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while that greatest of curses, the slave-trade, is suffered to continue on the sea-coast. That pestiferous charnel-house of Sierra Leone, which the original speculators, under the specious name of philanthropists, pretended would effect so much for the civilization of the native Africans, has, in fact, been productive only of disease and death; the experiment of free negro labour and negro instruction has here wholly failed. This detestable spot has no one good quality to recommend it: as a naval station, it is perfectly useless; as a commercial depôt, utterly worthless; and to the poor negroes, it is more destructive than the slave-trade itself, about a third part of the many thousands captured and sent thither from that slave-dealing hive in the bight of Benin, to be adjudged and liberated, being indeed liberated from all their sufferings by death on the long passage, or after being landed.* It was to remedy those evils that an establishment has recently been formed on that most beautiful, fertile, and magnificent of islands, Fernando Po; it is the favourable prospect that these evils will be remedied, that has caused so much jealousy, and so many false reports as to its unhealthiness, from the free negro-dealers of Sierra Leone. Instead of listening to them, let us hear what Captain Owen says, after a residence of ten months. We have before us a letter of the 23d September last, in which he writes thus :—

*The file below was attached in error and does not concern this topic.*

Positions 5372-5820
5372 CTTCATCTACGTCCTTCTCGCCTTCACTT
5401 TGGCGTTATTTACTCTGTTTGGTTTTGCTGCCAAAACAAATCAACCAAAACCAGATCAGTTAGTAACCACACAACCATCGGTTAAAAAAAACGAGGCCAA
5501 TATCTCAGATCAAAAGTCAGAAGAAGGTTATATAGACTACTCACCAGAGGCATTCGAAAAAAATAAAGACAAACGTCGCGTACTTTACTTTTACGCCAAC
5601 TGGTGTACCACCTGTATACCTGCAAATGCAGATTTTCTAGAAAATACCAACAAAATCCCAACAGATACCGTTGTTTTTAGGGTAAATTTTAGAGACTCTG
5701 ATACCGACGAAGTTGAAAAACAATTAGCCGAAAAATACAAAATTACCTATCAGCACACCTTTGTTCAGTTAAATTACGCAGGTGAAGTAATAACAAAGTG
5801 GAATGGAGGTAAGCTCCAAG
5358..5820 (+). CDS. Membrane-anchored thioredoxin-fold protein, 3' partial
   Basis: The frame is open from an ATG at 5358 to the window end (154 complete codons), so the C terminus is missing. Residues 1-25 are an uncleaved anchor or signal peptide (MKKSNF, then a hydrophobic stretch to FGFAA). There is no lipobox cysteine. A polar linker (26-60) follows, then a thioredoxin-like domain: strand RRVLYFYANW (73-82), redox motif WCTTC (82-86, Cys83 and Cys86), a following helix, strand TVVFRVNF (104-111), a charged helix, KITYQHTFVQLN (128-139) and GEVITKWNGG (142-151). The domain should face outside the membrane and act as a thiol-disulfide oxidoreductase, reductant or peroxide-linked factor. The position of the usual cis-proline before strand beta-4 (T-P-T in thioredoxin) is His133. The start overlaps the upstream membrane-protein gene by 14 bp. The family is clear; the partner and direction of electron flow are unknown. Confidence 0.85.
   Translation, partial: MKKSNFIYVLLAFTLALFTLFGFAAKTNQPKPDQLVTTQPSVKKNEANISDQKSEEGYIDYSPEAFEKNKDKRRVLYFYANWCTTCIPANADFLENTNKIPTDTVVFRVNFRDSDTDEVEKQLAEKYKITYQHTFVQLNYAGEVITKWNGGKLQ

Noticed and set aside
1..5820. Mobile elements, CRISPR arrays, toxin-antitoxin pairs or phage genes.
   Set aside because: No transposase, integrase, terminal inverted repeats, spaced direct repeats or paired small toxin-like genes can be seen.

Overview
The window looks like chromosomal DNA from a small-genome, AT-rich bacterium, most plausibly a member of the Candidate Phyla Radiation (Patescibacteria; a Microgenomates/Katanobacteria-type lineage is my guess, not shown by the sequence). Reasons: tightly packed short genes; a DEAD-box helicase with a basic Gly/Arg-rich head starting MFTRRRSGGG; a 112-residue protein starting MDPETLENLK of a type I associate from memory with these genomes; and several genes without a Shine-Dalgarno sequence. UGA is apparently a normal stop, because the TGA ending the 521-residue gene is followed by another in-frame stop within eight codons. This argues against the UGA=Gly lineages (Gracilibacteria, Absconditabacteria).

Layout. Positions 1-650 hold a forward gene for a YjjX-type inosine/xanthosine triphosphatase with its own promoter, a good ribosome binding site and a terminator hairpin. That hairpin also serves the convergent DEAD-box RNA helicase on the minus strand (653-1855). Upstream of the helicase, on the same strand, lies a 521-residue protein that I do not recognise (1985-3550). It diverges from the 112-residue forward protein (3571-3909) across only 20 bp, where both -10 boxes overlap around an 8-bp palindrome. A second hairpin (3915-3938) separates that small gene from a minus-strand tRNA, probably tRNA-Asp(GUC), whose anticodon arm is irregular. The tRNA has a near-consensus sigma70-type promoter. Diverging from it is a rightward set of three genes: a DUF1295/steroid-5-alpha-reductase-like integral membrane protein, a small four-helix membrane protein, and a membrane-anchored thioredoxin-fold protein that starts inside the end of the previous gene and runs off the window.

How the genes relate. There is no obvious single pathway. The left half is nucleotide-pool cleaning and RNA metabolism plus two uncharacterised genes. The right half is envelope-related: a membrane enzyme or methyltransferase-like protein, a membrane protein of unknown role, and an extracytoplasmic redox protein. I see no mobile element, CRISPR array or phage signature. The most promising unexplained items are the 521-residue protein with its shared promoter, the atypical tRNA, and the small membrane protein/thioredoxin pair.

'The health of our settlement has been as good as it would have been in any part of the world. There has not been a single death for nearly four months, out of a population of six hundred and fifty souls; and I have only to add, that nothing can exceed the good order and good disposition of my little colony, and that no spot in Africa is so eminently suited for a naval and commercial station.'

The deaths that occurred in the first five or six months were occasioned by ulcered legs got in clearing away the jungle, and, by the imprudent artificers, while in a state of fever, indulging to excess in ardent spirits; but the causes, and with them the melancholy effects, have ceased. The four months in which there were no deaths were those in the very midst of the rainy season, during which, it appears, the fall of rain did not average more than one hour in four and twenty, while, on the opposite shore of the continent, they were deluged with constant heavy rain. As a naval

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*Take, as a specimen of this mortiferous paradise, an abstract from the Report of the Commissioners of Inquiry into the State of the Colony of Sierra Leone,' ordered by the House of Commons to be printed, in May, 1827. From that Report it appears that, from the original settlement, in 1787, to the 23d February, 1826, the total number, of different descriptions, arrived as settlers in the colony was 21,944.

Of these, in April, 1826, there were remaining of the several classes as follows:Nova Scotians